Epididymal samples were collected from mature stags (Cervus elaphus hispanicus; Helzheimer 1909) that were legally culled and hunted in their natural habitat during the rutting season (September–October). Hunting was in accordance with the harvest plan of game reserves, following Spanish Harvest Regulation (Law 2/93 of Castilla-La Mancha), which conforms to European Union Regulations. These operations were carried out as part of a project approved by the ethical committee of the University of Castilla-La Mancha, and which adheres to the Guidelines for the Care and Use of Animals. Spermatozoa were collected from the cauda epididymis within 3 h postmortem, and diluted to 200×106 spermatozoa/ml in Triladyl (Minitüb, Tifenbach, Germany) with 20% egg yolk and 6% glycerol. After 2 h of equilibration at 5 °C, samples were loaded into 0.25 ml plastic straws (IMV, L'Aigle Cedex, France) and frozen in nitrogen vapor (4 cm above liquid nitrogen) for 10 min. The straws remained for a minimum period of 1 year in liquid nitrogen. Thawing was carried out by immersing straws in a water bath at 37 °C for 30 s.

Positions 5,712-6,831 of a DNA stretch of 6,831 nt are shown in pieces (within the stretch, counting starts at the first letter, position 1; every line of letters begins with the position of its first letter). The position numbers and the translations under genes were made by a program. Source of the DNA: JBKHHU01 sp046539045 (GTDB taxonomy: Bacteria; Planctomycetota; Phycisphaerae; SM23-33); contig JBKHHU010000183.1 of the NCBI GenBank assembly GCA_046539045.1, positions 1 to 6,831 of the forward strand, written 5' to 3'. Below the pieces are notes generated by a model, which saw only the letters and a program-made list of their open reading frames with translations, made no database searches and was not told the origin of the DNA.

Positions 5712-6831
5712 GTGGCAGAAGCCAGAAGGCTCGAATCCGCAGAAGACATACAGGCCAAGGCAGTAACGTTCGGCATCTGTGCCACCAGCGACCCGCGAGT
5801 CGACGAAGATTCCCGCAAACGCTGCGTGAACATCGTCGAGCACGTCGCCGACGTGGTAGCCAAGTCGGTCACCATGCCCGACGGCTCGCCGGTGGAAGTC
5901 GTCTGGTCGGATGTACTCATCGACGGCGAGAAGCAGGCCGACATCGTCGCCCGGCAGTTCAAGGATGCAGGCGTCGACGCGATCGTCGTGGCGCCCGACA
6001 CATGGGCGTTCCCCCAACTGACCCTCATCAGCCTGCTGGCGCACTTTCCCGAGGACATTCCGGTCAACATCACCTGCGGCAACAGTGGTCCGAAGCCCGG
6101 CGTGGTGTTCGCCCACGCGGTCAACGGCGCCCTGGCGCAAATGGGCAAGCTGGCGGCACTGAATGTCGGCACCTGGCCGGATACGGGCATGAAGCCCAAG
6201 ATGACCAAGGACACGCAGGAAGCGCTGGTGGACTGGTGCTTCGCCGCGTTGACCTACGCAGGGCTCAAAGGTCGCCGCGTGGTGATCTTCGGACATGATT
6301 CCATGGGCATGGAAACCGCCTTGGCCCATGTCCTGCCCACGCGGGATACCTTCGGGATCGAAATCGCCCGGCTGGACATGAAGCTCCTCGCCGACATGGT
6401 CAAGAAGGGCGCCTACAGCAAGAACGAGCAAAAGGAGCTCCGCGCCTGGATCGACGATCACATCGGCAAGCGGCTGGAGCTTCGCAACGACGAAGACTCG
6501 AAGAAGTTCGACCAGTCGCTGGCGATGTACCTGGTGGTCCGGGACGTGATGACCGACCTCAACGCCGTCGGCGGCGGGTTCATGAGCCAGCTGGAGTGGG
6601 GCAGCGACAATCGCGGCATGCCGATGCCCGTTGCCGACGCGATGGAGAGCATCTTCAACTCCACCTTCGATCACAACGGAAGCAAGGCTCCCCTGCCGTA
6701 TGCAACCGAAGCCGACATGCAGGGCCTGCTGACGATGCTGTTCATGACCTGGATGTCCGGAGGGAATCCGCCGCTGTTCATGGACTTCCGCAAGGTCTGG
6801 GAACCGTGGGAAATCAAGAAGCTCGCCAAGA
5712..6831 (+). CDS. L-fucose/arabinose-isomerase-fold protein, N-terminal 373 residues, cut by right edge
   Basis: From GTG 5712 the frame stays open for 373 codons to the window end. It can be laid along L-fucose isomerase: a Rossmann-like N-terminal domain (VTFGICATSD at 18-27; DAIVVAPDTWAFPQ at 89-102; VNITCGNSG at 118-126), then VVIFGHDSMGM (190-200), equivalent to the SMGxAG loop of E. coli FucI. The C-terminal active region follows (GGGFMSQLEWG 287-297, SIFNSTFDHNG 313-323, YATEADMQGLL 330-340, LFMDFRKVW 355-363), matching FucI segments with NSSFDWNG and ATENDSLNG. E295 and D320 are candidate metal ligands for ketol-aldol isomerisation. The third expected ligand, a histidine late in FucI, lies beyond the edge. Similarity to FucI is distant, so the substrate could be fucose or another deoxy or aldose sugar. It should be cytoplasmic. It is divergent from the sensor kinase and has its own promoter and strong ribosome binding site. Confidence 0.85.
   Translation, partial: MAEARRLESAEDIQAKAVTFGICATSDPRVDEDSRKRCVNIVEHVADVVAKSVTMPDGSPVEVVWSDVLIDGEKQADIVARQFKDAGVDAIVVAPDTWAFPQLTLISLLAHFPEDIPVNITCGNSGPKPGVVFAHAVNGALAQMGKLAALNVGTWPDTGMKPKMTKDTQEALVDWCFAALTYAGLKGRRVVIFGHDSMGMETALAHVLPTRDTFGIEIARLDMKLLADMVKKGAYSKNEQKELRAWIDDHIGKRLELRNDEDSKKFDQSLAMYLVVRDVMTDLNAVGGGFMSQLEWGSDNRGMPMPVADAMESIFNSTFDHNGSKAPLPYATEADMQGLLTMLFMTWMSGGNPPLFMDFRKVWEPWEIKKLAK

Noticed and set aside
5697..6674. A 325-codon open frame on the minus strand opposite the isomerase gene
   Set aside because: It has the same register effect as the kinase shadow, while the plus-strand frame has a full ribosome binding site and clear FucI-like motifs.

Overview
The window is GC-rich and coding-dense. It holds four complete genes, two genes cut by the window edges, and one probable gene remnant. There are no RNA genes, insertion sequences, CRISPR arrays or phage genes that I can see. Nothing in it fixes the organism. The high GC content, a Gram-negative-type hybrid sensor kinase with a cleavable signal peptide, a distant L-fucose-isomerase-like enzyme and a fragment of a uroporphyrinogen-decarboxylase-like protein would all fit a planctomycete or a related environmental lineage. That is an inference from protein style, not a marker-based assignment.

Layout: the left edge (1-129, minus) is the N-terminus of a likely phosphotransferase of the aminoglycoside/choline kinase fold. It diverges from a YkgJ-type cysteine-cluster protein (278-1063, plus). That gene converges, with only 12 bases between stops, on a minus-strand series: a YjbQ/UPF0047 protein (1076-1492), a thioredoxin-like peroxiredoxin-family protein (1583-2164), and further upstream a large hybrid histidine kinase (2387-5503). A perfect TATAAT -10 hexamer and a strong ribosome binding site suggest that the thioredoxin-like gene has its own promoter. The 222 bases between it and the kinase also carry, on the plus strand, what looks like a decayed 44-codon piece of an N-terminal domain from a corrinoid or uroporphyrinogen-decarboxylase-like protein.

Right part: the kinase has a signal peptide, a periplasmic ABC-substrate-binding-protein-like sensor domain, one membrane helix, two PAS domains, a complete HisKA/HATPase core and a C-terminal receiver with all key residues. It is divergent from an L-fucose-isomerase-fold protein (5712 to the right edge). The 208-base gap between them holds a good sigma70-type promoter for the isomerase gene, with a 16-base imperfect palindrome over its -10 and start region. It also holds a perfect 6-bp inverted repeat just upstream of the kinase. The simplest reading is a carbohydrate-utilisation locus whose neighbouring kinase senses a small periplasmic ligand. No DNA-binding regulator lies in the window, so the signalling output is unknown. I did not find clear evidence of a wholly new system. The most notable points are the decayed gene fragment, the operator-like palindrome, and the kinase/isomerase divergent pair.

This experiment evaluated the effect of oxidative stress on sperm motility, viability, mitochondrial membrane potential (Δψm), intracellular ROS, and membrane lipid peroxidation. It was replicated using samples from six different males. Thawed semen was resuspended to 107 spermatozoa/ml with PBS. The sperm solution was then split among 14 aliquots in microtubes. One of them was left untreated as control (C), and another one was supplemented with 10 μM Trolox (T). The other aliquots were subjected to oxidative stress using three concentrations of each oxidant system. For Fe2+/ascorbate: 100 μM Fe2+ (FE100), 10 μM Fe2+ (FE10), and 1 μM Fe2+ (FE1); for H2O2: 1 mM (HP1000), 100 μM (HP100), and 10 μM (HP10); and for HX/XOD: 100 mU/ml XOD (XO100), 10 mU/ml XOD (XO10), and 1 mU/ml XOD (XO1). The highest concentration of each oxidant was replicated, supplementing this replication with 10 μM Trolox (FE100T, HP1000T, and XO100T). The aliquots with XOD received 2 mM hypoxanthine and 1 mM EDTA. All the treatments were split into two aliquots. One of them received 0.5 μM H2DCFDA and 0.2 μM BODIPY C11 665/676 (for the detection of intracellular ROS and membrane lipoperoxidation respectively). The microtubes were incubated at 37 °C in the dark and analyzed at 15, 60, and 180 min after starting the incubation. The three concentrations for each system were selected after a preliminary assay using H2DCFDA, in order to obtain similar ‘low’, ‘medium’, and ‘high’ production of ROS in each system.